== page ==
I’m pleased to share videos from my recent Delta State University faculty recital. I performed for a reduced in-person audience due to COVID-19 precautions.
All the repertoire involves electronics of some kind: prerecorded tracks, a looper, an actual electronic instrument (the Akai EWI), and/or live signal processing. This was my first time doing something so electronics-intensive, and I was learning to use some new equipment, so I’m including here some videos from the live recital and some from a dress rehearsal depending on audio quality, etc. (You will still notice some distortion and other issues, which I’m learning from and hoping to improve in future performances.)
Note: This is something I wrote back in the olden days (2003?) and published on another website. I’ve relocated it here with a few minor edits. I still think it’s a pretty decent list, with, admittedly, a few weaknesses (the biggest ones, I think, are a failure to really address the jazz singers, and a certain saxophone-centric bias). In any case, I hope you enjoy it.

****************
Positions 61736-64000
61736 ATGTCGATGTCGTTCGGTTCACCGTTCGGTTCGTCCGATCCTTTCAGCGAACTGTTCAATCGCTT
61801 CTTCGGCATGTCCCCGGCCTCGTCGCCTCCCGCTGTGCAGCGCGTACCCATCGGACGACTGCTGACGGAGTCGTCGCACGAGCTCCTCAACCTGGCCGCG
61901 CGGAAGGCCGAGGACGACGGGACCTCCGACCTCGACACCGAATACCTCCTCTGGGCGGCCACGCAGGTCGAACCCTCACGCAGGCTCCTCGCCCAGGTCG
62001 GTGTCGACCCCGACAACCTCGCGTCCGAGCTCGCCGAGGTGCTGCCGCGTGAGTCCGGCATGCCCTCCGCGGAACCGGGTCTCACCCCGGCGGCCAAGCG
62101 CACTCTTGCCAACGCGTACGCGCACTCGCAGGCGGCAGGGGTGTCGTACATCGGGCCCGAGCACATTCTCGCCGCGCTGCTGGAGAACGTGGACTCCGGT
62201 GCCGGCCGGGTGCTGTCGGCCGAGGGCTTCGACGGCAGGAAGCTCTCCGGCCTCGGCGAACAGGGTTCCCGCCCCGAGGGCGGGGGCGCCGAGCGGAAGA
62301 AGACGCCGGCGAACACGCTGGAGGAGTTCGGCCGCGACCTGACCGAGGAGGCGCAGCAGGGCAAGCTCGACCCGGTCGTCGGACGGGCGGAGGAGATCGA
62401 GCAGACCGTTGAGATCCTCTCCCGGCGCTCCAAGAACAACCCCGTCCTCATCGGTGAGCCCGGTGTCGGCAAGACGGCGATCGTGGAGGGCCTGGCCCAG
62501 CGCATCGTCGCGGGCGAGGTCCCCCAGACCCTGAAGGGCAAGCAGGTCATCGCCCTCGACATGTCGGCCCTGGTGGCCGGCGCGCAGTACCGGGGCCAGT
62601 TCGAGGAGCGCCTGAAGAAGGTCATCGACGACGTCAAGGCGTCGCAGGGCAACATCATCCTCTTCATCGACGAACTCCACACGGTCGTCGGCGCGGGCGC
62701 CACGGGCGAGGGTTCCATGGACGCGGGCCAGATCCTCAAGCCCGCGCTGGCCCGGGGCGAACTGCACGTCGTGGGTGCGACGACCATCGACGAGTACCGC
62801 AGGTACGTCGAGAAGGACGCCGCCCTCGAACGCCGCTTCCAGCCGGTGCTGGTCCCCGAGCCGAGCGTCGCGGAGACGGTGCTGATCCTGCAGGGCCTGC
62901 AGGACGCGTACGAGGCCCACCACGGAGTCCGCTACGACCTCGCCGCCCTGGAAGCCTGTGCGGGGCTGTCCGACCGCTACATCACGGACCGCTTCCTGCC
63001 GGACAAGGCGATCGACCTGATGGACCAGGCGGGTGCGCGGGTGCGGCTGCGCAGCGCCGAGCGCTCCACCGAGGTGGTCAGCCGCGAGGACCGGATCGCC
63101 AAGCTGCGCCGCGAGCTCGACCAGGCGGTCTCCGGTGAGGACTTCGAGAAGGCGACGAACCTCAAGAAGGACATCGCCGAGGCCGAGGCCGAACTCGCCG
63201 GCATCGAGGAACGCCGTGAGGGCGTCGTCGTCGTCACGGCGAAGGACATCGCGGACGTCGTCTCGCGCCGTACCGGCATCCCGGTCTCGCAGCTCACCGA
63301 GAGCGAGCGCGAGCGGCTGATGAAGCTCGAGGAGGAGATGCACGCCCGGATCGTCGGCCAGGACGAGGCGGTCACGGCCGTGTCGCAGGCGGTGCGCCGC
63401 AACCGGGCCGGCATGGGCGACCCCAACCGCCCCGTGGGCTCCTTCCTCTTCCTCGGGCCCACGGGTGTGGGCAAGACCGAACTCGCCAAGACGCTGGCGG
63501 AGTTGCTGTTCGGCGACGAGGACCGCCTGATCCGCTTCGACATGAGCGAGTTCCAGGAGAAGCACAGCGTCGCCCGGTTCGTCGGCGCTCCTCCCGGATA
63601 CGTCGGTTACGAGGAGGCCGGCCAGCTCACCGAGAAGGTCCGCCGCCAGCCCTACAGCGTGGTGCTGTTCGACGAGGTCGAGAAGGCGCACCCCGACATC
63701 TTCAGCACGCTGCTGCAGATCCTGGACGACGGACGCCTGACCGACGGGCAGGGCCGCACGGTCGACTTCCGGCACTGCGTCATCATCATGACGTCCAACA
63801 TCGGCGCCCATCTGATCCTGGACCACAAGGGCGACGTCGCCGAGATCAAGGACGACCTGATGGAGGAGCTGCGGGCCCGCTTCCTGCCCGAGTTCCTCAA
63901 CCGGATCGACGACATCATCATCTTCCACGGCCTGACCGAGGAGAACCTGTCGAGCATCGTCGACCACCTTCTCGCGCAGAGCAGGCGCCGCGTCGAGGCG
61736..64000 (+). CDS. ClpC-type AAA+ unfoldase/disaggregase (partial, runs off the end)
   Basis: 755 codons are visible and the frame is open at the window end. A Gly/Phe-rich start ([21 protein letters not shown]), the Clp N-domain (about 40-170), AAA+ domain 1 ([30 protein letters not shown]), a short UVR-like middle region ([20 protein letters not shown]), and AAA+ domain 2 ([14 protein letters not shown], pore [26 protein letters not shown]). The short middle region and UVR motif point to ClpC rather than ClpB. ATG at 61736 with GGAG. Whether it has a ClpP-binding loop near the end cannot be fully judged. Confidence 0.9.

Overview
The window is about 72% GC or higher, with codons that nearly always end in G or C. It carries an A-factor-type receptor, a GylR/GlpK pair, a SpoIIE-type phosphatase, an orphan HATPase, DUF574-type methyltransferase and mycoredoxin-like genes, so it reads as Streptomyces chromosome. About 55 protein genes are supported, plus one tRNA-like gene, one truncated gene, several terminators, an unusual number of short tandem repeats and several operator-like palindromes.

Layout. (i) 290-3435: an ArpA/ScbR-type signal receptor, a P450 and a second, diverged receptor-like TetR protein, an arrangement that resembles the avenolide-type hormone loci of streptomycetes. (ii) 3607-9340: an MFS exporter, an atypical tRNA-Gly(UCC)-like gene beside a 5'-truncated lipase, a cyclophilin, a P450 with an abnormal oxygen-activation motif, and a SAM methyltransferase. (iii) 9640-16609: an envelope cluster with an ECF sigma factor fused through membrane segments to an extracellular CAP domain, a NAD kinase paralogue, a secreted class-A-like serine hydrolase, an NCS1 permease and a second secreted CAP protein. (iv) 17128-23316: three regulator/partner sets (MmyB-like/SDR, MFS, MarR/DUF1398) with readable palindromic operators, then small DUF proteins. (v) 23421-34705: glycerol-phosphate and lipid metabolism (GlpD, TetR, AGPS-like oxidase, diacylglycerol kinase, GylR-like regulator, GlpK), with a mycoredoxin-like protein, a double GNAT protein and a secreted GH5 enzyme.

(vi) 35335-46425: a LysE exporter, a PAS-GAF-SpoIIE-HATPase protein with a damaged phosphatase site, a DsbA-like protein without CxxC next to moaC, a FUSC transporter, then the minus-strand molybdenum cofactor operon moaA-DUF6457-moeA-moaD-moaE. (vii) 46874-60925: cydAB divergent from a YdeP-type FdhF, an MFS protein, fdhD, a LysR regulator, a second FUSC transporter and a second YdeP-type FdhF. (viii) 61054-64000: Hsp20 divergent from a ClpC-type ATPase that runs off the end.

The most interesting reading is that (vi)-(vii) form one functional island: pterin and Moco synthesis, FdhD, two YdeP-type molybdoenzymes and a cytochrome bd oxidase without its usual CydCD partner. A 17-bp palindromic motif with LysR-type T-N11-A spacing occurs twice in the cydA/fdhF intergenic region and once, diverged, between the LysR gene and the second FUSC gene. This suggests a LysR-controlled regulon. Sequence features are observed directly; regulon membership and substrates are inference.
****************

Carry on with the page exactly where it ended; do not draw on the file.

Full disclosure: if you buy any of these albums by clicking on the links below, I earn an astonishingly tiny sum of money.
Hello, music fans!
I’ve picked out, for your listening pleasure, ten essential jazz albums, as an easy introduction to the wide world of jazz. You’re welcome.
I’ll assume that you already love music. But maybe you’re a lifelong rocker. Or a connossieur of the great classical composers. Or maybe you like both kinds of music: country and western. No matter your taste, the jazz section of the record store can be a little bewildering.
Let’s face it, the jazz world is a members-only club. We jazz fans love to lord our superior musical tastes over the uninitiated masses. You listen to whom? Kenny G?! I think I need to lie down.
Plus, if you’re like me, your budget doesn’t quite allow for the latest comprehensive 40-disc boxed set from Verve or Columbia Records. Same thing goes for rare and valuable vinyl collector’s items.
So, these ten albums have been carefully chosen to do a few things:
Introduce you to key jazz artists, styles, albums, and songs.
Keep the cost reasonable. These albums are all readily available and reasonably priced single compact discs (no expensive multidisc sets) or iTunes albums.
Preserve the dignity of the jazz tradition, by giving you the music in complete album format whenever possible. No samplers or compilations, except in a couple of cases where compilations are the only logical choice.
And, most importantly, add the pleasure and richness of the jazz world to your life!
Let’s get going! We’ll do this in a sort of rough chronological order.